by Michael Ettinger, Esq.
A reverse mortgage, also known as a Home Equity Conversion Mortgage (HECM), allows seniors, age sixty-two and older, to tap the equity in their homes. The demand for these loans is exploding due to the lingering effects of the recession and the leading edge of the boomer generation reaching retirement age.
The attractiveness of these loans are that no payments are made on the loan until the home is sold, the last owner vacates for assisted living or nursing home care or the last owner dies. After death, the loan repayment terms allow an additional twelve months for estate administration and probate.
The difference between the sale price and the loan goes to the heirs under the will or living trust. If the home sells for less than the loan, the estate owes nothing since these loans are covered by insurance, taken out by the borrower, to repay the lender for any shortfall. While the insurance adds 2% to the cost of the loan, the mortgage insurance fee is tax deductible.
Although about half of reverse mortgages are taken out to pay off existing mortgages, thereby eliminating payments, there are other options besides taking a lump sum. Borrowers may also take out a line of credit or receive a monthly check for a term certain, such as ten or twenty years, or for life. Proceeds are received tax-free. Since the loan is based solely on the equity in the home, there is no income check or credit check required.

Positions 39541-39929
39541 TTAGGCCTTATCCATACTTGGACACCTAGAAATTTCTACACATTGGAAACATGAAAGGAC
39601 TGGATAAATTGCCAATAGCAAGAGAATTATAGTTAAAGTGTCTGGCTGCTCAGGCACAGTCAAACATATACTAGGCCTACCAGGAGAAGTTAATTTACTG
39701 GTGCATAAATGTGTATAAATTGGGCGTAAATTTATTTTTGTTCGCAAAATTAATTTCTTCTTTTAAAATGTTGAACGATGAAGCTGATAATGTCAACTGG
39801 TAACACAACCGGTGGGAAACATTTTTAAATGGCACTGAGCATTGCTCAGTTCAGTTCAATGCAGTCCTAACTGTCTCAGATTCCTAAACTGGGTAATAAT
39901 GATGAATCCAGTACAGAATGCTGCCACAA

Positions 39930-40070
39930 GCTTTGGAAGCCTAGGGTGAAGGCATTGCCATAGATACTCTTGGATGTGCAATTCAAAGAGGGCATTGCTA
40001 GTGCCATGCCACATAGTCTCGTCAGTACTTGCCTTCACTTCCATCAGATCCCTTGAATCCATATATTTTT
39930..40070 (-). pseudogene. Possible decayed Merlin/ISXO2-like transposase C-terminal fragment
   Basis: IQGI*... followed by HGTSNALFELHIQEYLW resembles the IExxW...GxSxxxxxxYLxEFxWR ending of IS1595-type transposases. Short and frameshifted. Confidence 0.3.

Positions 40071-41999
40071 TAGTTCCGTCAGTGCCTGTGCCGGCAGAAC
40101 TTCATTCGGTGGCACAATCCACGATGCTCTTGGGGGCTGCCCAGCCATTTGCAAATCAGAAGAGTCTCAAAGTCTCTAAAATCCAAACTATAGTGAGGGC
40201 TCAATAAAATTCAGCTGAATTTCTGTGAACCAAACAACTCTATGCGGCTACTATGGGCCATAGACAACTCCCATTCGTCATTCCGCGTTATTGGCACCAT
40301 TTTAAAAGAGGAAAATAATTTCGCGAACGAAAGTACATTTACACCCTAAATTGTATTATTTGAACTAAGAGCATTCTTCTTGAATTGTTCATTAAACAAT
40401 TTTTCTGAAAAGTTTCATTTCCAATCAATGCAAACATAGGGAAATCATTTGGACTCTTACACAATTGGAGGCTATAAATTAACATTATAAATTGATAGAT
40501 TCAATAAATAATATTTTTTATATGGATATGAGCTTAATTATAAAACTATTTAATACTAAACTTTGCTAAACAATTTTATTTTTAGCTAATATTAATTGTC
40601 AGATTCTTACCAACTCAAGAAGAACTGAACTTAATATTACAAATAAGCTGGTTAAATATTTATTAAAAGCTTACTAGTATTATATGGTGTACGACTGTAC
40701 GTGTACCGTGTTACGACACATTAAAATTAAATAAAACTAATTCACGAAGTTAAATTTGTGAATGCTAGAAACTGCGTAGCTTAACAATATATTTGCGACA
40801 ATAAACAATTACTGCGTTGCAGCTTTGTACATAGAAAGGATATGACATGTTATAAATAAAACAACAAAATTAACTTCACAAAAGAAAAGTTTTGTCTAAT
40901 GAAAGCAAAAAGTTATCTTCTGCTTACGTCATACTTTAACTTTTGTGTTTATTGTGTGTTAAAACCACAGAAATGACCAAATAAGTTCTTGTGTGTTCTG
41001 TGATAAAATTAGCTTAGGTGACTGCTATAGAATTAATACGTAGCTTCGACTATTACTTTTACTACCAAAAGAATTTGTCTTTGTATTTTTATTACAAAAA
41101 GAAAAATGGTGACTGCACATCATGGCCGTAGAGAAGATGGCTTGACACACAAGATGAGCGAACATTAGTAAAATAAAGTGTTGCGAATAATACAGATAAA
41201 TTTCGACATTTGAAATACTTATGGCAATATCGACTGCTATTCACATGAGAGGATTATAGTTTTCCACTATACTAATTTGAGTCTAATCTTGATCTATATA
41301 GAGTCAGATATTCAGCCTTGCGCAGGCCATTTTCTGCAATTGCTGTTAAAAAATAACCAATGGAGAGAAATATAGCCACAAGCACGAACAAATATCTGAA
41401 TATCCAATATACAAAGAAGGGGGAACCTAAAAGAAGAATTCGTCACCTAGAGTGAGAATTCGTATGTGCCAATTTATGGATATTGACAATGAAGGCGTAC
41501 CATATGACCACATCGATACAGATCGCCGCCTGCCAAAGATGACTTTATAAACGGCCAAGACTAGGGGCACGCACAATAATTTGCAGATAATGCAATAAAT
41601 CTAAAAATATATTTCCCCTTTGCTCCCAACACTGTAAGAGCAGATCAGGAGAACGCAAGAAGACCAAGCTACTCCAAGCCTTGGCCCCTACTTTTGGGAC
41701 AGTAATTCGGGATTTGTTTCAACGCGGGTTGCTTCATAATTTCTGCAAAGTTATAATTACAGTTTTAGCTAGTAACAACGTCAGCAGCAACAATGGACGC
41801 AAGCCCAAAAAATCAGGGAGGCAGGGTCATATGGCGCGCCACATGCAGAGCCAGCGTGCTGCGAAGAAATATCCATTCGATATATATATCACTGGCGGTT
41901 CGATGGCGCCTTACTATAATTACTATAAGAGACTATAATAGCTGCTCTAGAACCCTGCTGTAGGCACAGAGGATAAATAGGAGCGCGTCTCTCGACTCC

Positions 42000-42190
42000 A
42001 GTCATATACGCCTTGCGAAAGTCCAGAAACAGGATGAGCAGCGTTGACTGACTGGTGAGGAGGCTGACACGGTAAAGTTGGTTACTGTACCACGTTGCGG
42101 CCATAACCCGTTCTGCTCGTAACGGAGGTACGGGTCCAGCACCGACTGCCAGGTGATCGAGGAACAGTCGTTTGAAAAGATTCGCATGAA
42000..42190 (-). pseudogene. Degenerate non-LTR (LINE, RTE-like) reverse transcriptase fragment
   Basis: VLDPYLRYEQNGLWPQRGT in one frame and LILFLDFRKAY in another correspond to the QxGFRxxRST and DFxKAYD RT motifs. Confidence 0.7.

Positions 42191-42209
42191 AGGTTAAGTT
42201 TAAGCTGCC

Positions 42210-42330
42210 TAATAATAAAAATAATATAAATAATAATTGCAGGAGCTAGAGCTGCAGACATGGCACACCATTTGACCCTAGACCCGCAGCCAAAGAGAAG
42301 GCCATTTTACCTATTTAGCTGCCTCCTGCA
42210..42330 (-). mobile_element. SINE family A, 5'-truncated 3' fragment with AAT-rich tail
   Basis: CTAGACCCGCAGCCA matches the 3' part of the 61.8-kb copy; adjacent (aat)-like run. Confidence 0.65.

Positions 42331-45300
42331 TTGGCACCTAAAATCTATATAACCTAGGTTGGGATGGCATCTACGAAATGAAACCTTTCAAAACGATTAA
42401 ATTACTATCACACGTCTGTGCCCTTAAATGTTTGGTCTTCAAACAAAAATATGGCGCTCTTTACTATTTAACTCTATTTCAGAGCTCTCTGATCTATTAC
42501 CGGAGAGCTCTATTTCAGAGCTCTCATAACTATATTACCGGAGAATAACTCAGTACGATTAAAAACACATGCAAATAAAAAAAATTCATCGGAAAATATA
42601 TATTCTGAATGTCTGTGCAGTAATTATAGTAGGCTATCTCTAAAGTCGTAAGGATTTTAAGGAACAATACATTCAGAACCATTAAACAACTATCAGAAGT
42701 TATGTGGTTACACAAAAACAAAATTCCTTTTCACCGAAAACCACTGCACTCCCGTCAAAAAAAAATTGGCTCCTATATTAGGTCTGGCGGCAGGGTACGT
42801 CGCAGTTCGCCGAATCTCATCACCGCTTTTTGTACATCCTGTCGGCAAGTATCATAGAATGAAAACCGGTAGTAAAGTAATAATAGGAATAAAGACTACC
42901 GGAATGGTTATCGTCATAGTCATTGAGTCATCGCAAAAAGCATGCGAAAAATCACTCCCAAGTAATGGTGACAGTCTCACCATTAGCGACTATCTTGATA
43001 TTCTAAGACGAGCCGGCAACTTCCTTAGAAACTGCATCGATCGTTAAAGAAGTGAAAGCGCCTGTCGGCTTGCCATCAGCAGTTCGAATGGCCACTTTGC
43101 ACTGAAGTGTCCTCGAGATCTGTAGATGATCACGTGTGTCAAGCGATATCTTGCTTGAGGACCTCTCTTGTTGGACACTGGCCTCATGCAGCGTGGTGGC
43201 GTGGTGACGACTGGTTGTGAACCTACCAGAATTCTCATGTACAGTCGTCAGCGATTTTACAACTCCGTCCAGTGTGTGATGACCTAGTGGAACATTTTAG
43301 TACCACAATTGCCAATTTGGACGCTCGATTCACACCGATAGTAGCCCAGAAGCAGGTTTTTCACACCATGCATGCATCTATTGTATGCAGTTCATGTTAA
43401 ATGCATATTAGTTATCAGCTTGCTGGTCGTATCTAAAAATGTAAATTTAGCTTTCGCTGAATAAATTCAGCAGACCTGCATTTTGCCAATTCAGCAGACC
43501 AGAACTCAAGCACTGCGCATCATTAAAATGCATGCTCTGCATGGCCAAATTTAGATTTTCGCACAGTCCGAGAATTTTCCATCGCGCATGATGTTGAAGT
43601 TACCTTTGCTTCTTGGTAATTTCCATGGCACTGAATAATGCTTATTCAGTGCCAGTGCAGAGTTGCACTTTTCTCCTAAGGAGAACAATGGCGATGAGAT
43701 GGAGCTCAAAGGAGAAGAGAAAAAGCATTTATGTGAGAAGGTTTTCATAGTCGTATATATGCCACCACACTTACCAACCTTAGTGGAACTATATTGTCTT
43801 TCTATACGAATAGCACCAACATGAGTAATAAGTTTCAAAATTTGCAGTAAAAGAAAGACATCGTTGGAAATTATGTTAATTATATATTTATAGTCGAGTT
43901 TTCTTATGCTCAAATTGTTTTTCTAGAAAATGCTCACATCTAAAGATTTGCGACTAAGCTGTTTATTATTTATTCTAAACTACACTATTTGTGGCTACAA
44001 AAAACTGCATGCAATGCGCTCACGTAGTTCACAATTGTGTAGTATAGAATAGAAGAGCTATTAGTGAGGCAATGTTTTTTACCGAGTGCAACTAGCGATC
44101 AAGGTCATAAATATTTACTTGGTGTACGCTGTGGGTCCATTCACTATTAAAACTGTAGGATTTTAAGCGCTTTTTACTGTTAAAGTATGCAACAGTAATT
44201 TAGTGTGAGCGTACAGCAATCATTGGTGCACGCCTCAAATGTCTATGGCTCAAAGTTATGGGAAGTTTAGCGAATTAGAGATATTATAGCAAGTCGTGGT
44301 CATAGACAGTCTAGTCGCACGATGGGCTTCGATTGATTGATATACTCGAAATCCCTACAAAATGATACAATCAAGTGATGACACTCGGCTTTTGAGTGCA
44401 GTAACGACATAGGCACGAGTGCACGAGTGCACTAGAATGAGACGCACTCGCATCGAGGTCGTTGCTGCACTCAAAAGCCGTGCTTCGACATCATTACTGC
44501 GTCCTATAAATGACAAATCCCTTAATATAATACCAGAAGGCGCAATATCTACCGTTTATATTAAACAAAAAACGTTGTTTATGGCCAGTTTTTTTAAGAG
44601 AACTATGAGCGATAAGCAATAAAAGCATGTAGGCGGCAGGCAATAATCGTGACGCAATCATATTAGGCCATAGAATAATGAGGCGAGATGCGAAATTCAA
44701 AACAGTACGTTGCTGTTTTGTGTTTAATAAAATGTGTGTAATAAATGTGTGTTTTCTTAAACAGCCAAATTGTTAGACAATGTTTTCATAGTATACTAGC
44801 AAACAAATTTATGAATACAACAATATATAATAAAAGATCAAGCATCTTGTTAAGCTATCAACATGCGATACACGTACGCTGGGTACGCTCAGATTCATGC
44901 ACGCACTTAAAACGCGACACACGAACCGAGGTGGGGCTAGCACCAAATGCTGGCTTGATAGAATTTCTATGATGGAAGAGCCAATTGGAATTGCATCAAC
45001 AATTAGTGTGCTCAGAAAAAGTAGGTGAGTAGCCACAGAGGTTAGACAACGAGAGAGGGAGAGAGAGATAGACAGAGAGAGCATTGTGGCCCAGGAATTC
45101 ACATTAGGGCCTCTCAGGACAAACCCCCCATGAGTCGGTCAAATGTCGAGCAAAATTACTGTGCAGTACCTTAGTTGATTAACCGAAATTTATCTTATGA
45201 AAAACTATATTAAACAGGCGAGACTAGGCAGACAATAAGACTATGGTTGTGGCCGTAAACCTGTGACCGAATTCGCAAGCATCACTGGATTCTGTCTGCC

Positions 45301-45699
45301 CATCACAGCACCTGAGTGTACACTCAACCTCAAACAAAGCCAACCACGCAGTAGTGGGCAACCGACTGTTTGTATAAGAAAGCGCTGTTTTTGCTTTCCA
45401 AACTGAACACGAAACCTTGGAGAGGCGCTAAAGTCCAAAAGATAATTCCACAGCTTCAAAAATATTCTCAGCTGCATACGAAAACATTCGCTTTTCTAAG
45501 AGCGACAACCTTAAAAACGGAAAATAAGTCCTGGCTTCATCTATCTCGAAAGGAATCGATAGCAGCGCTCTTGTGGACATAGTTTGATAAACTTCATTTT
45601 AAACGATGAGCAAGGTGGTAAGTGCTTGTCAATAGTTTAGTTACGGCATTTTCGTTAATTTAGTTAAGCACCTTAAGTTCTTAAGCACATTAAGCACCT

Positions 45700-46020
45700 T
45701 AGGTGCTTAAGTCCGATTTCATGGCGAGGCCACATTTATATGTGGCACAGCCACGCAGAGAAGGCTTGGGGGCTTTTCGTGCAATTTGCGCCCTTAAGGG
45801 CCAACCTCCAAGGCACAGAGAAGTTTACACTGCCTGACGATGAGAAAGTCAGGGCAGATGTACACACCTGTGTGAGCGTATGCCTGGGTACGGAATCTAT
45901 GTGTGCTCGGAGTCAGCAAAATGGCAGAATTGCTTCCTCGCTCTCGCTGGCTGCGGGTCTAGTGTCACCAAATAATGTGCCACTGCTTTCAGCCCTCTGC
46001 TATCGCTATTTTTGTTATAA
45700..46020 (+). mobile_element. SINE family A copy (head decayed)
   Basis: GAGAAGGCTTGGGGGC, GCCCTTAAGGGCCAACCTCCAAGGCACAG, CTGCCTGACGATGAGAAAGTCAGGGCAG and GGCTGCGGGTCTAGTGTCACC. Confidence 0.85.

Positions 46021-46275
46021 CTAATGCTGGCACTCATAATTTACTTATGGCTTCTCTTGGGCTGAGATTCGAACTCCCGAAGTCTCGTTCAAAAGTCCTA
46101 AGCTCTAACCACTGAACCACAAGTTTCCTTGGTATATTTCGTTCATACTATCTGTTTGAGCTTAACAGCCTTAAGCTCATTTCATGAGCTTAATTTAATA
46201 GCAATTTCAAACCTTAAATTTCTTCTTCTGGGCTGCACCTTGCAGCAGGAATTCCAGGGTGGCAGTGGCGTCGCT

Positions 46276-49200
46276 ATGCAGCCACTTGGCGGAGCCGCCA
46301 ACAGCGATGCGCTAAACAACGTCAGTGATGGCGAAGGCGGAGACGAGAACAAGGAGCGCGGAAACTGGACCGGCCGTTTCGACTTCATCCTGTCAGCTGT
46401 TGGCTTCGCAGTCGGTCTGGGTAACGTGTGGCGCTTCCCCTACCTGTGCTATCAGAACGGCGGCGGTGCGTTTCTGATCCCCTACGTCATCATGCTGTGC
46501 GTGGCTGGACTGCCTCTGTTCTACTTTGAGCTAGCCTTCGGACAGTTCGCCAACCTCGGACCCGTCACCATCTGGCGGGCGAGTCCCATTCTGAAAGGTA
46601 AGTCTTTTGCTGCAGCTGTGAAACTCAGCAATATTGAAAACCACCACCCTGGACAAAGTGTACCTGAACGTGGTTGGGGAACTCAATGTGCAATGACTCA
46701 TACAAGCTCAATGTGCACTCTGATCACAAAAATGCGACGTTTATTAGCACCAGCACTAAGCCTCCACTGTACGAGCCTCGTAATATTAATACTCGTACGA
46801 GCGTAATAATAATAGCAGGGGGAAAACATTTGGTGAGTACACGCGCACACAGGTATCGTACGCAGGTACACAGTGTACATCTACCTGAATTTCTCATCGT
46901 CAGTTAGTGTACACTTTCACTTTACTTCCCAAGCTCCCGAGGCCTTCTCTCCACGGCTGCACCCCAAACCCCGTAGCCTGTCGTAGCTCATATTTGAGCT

The amount that you may borrow depends on your age and the value of the property. For example, maximum loan amounts on a fixed rate mortgage for home values up to $625,500 or more are $324,070 for a sixty-two year old and $384,850 for a seventy-five year old. Homes of lower values receive proportionately less loan amounts.
Due to the high cost of the mortgage repayment insurance (2%) and the loan origination fee (2% of the first $200,000, 1% of amounts over $200,000, with a cap of $6,000), these loans are not recommended where the homeowner may move or sell in a few years or is at risk for long-term care and may need Medicaid planning. Once a reverse mortgage is placed on a home, it is not amenable to being protected from nursing home costs with a Medicaid Asset Protect Trust.
A consultation with an experienced elder law attorney can help you weigh the pros and cons of going forward with a reverse mortgage, as well as available alternatives, such as home equity loans, selling the home and trading down, or opting to rent.